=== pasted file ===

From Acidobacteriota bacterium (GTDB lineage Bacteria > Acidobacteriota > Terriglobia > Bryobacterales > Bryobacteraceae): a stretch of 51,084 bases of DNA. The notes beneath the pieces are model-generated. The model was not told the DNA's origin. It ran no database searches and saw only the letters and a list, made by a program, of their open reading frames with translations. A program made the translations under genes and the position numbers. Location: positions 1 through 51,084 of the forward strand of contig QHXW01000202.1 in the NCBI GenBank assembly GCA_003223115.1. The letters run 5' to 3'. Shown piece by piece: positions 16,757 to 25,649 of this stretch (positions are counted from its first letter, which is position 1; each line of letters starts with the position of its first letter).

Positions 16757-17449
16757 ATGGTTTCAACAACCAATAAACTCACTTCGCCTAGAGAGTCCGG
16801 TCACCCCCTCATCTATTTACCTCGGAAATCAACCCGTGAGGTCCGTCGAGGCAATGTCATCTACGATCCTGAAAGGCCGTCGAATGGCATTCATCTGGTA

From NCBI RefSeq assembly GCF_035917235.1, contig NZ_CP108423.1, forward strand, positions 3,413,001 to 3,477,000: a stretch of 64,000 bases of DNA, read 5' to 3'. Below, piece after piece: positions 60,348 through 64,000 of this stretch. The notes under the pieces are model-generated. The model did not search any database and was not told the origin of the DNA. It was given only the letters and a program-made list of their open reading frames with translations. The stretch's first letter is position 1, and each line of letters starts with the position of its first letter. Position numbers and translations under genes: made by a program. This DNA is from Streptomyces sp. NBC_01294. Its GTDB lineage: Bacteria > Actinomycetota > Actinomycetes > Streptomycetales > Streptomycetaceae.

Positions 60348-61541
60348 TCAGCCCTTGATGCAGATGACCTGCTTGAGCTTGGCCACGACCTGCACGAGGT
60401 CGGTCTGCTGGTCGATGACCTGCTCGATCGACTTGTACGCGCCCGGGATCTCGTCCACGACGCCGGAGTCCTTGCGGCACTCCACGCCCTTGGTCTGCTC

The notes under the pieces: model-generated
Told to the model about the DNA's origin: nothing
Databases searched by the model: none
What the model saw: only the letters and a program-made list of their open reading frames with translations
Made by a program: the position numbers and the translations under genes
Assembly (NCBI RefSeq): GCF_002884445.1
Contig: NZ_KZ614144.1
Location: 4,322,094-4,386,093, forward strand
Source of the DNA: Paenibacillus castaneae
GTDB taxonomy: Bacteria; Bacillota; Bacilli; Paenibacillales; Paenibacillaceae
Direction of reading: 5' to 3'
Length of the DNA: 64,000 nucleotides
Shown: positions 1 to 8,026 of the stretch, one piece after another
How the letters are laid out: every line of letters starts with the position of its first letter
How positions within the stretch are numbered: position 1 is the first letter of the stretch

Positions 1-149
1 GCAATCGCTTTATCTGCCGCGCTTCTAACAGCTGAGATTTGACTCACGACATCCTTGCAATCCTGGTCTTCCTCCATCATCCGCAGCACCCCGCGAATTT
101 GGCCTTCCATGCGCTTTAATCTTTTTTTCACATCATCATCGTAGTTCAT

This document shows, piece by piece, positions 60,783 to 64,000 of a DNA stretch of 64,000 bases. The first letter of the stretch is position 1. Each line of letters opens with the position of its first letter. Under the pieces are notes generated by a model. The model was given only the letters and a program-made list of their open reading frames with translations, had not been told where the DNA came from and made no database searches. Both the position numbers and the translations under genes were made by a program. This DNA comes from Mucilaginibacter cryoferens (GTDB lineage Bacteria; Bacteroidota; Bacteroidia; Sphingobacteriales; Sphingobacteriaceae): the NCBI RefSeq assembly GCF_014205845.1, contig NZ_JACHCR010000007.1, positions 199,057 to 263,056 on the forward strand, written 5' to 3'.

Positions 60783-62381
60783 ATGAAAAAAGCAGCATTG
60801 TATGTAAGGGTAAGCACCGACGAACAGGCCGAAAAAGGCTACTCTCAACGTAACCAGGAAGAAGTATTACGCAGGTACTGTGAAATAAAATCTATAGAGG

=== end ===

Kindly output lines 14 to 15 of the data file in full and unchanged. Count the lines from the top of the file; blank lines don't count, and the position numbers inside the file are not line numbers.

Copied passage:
Assembly (NCBI RefSeq): GCF_002884445.1
Contig: NZ_KZ614144.1